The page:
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Hoplite

bridges at night

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have any of you guys paddled out to a bridge and done some night bass fishing? I was thinking of drifting some clams under loop pkwy or maybe the Big M one night and was wondering if you guys had some pointers

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If there are no nooks to get into or eddys to hold you still, paddling back and forth can get annoying. I use lures and sometimes the wind and tide are so strong you get one or two cast and have to paddle back. Get a rope to tie up to the bridge if possible.This can be hazardous, so I use a "S" shaped hook attached to the kayak and have a loop at the end of the rope and put it on the "S" hook. This makes for a quick release for boat wakes or to chase fish. For larger pilings, I use a rope with floats and a loop in the rope at each end, throw it around the piling and let it float with the tide and pick it up with the paddle. Pull the rope through the loop and put the other loop on the "S" hook. No Knots to tie. When I'm done , I wrap the rope around one of the floats amd put it in a zip lock bag, so it's tangle free. It can be an ordeal trying to tie up in the wind, I lost my paddle twice. The first time I was lucky, it got wedged between the bridge and the pilings. It was a while before I noticed it was gone. The second time it drifted pretty far before I noticed it was gone, good thing I had a spare cannoe paddle and reflective tape on the paddle that floated away. Did I hear someone say paddle leash.Good Luck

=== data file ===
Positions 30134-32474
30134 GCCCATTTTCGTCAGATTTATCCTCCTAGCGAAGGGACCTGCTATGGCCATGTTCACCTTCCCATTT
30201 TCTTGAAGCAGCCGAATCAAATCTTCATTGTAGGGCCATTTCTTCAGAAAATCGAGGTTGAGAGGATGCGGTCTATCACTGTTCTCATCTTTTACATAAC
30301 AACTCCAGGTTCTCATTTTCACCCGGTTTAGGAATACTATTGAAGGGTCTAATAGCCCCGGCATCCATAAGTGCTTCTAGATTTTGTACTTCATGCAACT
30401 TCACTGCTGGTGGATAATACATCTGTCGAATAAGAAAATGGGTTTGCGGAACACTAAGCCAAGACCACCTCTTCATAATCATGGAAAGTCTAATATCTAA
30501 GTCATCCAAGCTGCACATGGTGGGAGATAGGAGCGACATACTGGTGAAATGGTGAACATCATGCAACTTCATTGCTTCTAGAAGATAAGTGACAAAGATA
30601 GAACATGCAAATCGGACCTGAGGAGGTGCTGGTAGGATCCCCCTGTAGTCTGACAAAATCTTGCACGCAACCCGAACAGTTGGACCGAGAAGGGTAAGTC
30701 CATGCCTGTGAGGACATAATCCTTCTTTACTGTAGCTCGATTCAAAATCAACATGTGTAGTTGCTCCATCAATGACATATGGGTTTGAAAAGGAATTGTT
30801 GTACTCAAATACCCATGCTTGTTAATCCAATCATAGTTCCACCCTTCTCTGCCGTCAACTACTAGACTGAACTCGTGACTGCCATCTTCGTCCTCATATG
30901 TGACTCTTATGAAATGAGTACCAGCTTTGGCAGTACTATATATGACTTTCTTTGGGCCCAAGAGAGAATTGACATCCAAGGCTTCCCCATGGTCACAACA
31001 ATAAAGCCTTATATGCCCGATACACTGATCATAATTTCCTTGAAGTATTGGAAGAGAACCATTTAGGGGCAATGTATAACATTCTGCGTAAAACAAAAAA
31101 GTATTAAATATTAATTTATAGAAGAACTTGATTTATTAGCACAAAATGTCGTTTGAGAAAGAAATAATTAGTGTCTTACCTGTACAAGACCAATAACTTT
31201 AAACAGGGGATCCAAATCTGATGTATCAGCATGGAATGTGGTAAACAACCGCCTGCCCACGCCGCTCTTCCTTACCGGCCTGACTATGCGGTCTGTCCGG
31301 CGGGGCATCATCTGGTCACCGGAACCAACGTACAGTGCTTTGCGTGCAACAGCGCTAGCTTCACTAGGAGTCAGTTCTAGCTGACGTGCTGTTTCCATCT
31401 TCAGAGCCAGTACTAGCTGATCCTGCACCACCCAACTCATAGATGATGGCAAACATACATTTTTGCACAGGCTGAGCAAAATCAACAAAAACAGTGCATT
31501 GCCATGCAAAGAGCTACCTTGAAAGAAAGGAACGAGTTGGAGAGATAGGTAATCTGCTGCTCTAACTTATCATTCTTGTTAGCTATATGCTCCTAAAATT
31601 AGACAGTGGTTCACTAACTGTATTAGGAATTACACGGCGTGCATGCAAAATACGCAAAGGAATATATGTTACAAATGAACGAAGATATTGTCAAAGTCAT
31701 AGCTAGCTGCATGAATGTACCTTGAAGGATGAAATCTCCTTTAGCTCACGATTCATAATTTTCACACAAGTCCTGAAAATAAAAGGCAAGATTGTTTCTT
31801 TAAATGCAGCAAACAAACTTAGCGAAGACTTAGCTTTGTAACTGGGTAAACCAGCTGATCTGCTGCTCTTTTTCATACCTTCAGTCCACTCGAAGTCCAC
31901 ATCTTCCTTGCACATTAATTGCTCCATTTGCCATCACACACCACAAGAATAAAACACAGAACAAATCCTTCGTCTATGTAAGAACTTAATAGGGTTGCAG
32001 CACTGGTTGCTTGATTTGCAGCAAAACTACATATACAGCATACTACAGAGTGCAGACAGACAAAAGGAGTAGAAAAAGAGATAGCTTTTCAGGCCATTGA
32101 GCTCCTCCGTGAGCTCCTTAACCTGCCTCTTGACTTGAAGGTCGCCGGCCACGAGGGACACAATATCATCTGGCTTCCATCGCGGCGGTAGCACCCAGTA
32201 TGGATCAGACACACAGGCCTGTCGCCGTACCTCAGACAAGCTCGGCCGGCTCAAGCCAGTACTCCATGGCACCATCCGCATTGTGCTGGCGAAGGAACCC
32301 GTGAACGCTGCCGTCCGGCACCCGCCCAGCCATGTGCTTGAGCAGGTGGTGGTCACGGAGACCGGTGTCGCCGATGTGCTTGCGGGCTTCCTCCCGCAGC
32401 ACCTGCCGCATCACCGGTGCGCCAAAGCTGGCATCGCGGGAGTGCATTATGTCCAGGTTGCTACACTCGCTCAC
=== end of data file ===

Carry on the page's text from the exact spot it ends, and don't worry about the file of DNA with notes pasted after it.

Peace on U

....>< ))))))))°> ~ ~ ~ Catch & Fillet Ho-zay >)-)-)*>